In fact, in early 1753, John and Anne Mallison did attempt to get what they referred to as "the ultimate limitation" of William's Will declared void. This referred to the wording therein about the "remainder in fee to the use of such male person of the name Jermy as should be nearest related to the testator William in blood, and to his heirs and assigns forever." If this could be removed, then Anne herself, if not her son, should inherit. Thus, Isaac hoped they would agree to an 'arrangement' whereby they would give up this action in return for gaining a part of William's estate - ie that deriving from his mother in Pulham, Norfolk. They must have agreed to this, as the Mallisons did indeed later reside at Pulham. Isaac could arrange this as he was, conveniently, the major Trustee of William's estate and had no doubt pointed out that, in any case, the estate already had a large claim on it - deriving from the Will of William's wife Elizabeth who had reserved certain powers to herself regarding those elements of the estate's property that she had brought to the marriage. Her Will would activate those powers and she would on that basis re-direct the value of much of her former property to her best friend Veneranda. There was, however, apparently still much value left in it after this. But, if Isaac so thwarted the Mallison claim (see a PRO Deed dated 15 Aug 1753 ensuring this - between the Prestons and Mallisons regarding various copyhold parts of the estate), it necessarily left the potential one by some male Jermy still viable. So, he had now to try to thwart that also.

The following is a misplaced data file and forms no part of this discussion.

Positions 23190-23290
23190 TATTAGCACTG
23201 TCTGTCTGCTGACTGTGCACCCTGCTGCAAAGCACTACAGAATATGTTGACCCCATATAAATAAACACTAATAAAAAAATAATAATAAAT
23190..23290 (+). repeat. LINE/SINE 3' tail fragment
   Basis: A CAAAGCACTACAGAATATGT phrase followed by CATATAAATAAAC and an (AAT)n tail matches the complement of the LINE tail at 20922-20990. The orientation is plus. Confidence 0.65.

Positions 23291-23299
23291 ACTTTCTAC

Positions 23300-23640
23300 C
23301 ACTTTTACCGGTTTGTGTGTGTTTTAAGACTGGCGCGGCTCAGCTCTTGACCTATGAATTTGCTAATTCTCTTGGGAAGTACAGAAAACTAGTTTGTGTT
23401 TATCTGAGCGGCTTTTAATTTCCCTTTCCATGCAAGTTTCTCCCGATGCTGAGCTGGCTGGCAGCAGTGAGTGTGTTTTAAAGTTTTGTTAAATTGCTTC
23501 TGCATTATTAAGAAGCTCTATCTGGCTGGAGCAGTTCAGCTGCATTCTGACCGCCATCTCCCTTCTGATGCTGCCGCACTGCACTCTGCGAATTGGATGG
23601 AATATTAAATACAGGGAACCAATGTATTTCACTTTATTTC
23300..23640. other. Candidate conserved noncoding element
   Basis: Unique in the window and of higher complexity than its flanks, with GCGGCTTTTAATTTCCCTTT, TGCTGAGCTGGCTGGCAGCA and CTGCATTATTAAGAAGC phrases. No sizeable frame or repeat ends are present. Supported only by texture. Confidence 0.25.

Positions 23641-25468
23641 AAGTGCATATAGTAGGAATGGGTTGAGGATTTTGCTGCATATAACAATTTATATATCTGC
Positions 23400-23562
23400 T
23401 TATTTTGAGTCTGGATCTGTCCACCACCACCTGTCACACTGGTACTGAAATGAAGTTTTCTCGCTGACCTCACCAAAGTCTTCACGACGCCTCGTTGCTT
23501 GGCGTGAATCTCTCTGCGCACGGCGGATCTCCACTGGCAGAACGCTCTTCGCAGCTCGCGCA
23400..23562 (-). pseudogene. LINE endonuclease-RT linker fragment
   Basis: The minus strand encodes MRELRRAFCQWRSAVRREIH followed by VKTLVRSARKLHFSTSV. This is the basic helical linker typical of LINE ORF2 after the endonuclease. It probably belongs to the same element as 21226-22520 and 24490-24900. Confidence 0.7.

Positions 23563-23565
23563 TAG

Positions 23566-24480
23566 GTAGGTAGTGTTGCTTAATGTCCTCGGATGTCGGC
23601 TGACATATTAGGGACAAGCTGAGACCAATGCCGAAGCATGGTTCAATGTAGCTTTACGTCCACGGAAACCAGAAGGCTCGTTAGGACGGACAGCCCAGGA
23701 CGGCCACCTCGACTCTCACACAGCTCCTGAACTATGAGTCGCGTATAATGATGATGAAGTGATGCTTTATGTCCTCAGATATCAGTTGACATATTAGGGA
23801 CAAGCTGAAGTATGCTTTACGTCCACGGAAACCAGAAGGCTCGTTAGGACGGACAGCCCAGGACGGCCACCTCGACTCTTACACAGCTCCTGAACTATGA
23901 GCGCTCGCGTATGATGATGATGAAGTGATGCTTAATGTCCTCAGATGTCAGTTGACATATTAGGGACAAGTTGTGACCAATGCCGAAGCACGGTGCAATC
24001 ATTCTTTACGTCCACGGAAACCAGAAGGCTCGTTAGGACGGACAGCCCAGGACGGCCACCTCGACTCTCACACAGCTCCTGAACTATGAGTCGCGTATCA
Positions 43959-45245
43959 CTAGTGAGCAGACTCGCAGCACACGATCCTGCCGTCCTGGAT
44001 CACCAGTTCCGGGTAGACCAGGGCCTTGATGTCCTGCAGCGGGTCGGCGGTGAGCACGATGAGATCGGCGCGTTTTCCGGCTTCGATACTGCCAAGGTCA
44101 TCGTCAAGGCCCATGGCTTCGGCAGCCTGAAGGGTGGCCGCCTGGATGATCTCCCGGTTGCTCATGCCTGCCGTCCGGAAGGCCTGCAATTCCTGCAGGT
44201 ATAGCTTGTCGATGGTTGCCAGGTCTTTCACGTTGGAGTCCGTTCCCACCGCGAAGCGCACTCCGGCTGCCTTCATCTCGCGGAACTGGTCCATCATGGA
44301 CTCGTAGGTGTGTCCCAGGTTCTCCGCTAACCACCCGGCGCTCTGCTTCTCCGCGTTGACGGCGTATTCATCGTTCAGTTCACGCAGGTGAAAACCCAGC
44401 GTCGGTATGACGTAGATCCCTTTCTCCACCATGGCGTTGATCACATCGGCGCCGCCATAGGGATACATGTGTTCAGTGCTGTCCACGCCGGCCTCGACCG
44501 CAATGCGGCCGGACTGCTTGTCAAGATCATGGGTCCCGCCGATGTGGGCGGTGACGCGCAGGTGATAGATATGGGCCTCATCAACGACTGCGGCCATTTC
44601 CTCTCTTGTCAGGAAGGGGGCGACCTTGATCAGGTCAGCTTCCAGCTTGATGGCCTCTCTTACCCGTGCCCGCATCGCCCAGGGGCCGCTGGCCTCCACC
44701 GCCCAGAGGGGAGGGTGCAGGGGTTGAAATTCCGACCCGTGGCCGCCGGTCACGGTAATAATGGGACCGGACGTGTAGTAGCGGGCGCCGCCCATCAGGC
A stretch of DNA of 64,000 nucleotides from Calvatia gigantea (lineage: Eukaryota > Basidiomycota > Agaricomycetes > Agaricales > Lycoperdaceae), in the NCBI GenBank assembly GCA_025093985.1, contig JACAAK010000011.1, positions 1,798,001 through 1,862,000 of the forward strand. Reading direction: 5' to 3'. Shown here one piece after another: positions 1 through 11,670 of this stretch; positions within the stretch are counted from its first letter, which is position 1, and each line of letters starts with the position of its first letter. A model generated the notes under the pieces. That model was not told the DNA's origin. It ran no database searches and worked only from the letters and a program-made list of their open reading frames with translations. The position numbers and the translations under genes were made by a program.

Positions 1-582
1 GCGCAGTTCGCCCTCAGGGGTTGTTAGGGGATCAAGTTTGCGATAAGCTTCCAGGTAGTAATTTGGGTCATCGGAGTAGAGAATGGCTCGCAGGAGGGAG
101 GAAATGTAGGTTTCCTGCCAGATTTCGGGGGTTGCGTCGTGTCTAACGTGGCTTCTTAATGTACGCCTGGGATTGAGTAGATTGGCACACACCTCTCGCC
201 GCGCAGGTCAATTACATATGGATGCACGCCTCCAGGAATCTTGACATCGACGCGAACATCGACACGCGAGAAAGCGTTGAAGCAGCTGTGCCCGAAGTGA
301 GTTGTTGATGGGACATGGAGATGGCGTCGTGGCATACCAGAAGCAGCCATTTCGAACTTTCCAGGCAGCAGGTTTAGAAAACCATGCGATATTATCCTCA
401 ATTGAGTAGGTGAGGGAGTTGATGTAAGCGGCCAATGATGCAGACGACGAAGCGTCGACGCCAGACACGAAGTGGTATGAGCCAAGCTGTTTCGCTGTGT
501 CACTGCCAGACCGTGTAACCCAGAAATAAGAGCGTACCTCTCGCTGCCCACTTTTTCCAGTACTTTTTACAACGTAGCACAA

So, in the middle of these 'arrangements' with William's cousin line - the Mallisons - Isaac decided he must also approach the two Gunton Jermys - Francis and John - in 1754, with similar blocking moves. That is, more of his 'belt and bracers' policy. In the unlikely event that his Preston relatives didn't eventually produce one male heir between them, how could he also 'over-ride' the Jermy proviso (the 'ultimate limitation') that would then apply - whether this was included simply to look more legitimate or even if actually requested by William? He seems to not want the proviso made totally void (as the Mallisons might then benefit overly) yet somehow block any Jermy entitlement that might arise if it did continue to apply fully, as apparently intended. But who was the male Jermy nearest related to William - at least at that time, some years before France's eventual death and that of her named relatives? When William's Will was composed, it was apparently believed that the only relevant male Jermyswere Francis Jermy of North Walsham, then very old, and John Jermy, the day labourer of Yarmouth. In order to ensure that these men didn't seek legally to over-turn any such suspect directions in the Will, Isaac Preston appears to have seen to it (in 1751) that the Will included (very) small legacies for these two significant Jermys - viz: in the case of John Jermy - 6 Gns - to be paid in four equal quarterly amounts (I believe for just one year, but possibly annually). This was a recognised way to frustrate subsequent claims for a more justified portion of an estate - ie where they might otherwise claim they had been inadvertently overlooked. He wasn't overlooked. [The same seems to have applied to Francis Jermy.] But, the 'limitation' proviso did re-instate their possible entitlement under certain conditions and this, as with the Mallisons' concerns, had now to be further considered. This is described further in the second section on the Gunton Jermys. But first, we may consider further the role of Isaac's sister Frances in his seeming schemes: